I recently ramped up my spam filters for my email client. Since I work in IT security, it’s pretty important that I don’t become the point of origin for any malware snaking its way through the organizations for which I work. “Inadvertently infected clients with the malicious software I was supposed to protect them against” doesn’t play well on a résumé.
It only takes one slip of the finger —or, if we’re being honest with ourselves, the slightest pique of our curiosities — and Pandora’s box of security threats is thrust open.
Security professionals know this. It’s become almost an adage in our field: users are the most vulnerable point of entry to a system. Here are some truths: 1. The human element is the weakest security vector; 2. There’s only so much we as security professionals can do about it; and 3. Black hat hackers are acutely aware of truths 1 and 2.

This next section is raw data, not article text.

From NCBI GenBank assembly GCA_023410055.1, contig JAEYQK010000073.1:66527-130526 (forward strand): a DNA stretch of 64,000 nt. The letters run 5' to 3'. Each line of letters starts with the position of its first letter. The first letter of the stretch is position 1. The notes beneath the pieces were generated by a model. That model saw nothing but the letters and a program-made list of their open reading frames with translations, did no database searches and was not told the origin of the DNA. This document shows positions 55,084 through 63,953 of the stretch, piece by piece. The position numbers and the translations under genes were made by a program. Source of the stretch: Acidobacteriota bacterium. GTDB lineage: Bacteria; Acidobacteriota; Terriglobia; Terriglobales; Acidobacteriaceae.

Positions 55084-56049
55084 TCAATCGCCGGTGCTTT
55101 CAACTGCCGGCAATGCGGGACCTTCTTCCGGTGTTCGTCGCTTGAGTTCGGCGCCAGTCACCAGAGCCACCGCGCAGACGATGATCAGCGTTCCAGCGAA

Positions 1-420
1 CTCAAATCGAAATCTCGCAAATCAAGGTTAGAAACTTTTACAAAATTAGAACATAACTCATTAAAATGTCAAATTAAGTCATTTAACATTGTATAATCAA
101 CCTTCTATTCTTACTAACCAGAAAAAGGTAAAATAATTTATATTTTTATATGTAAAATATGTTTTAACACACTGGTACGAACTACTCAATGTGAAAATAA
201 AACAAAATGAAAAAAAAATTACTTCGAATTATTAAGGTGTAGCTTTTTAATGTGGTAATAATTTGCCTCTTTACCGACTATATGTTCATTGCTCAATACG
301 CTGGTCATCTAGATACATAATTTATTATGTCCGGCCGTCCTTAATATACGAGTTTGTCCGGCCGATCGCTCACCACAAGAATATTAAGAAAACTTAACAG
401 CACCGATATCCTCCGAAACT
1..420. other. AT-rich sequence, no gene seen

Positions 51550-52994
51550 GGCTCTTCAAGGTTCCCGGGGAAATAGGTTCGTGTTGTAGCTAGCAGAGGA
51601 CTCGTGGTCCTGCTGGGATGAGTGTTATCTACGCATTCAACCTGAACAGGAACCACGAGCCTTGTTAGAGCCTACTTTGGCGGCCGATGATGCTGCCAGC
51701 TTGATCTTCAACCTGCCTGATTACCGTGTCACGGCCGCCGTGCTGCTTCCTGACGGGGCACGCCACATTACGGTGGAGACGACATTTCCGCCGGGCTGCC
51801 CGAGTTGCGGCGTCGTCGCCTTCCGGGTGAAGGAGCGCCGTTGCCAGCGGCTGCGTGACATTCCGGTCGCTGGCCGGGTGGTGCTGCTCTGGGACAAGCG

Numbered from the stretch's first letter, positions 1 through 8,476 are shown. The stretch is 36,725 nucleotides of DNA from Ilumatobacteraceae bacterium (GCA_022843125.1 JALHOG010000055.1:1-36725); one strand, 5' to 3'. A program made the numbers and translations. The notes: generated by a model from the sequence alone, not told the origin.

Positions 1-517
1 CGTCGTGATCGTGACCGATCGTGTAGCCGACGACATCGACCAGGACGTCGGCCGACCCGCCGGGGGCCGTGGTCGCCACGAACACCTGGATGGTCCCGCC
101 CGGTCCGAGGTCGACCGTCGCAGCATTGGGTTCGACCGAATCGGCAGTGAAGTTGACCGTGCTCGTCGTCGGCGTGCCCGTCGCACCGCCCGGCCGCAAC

Reports indicate that it only took one email to compromise the entire DNC system. Unsecure servers didn’t expose sensitive government data —a person clicking a link did. We can write programs and execute code to prevent our servers and systems from falling prey to attacks, but we cannot program our employees.
After reprogramming my email security filters, I knew that some “legitimate” emails had fallen through the cracks and been identified as insidious or junk. So I proceeded to do something I rarely do: I cracked open the spam folder and started to trawl through it by hand.
What I found was equal parts laughable, expected, and disturbing. While we are constantly improving and training our systems to identify and quarantine threats, the threats are getting better at targeting and tricking us. In part 2, I’ll examine how we get tricked.
The metaphor of the Trojan Horse has never been more apt. Security professionals are the elite Trojan warriors armed to the teeth, fortifying our city against the invading Greek troops. We fend off siege after siege only to be undone by one foot soldier opening the gates for a seemingly innocuous offering to Athena.
All of this serves to underscore the importance of training our workforce. We can have the best security professionals putting up the best firewalls and conducting all of the penetration tests to find all the holes in the system itself, but if your average employee doesn’t know not to click on that suspicious link, Troy might still burn.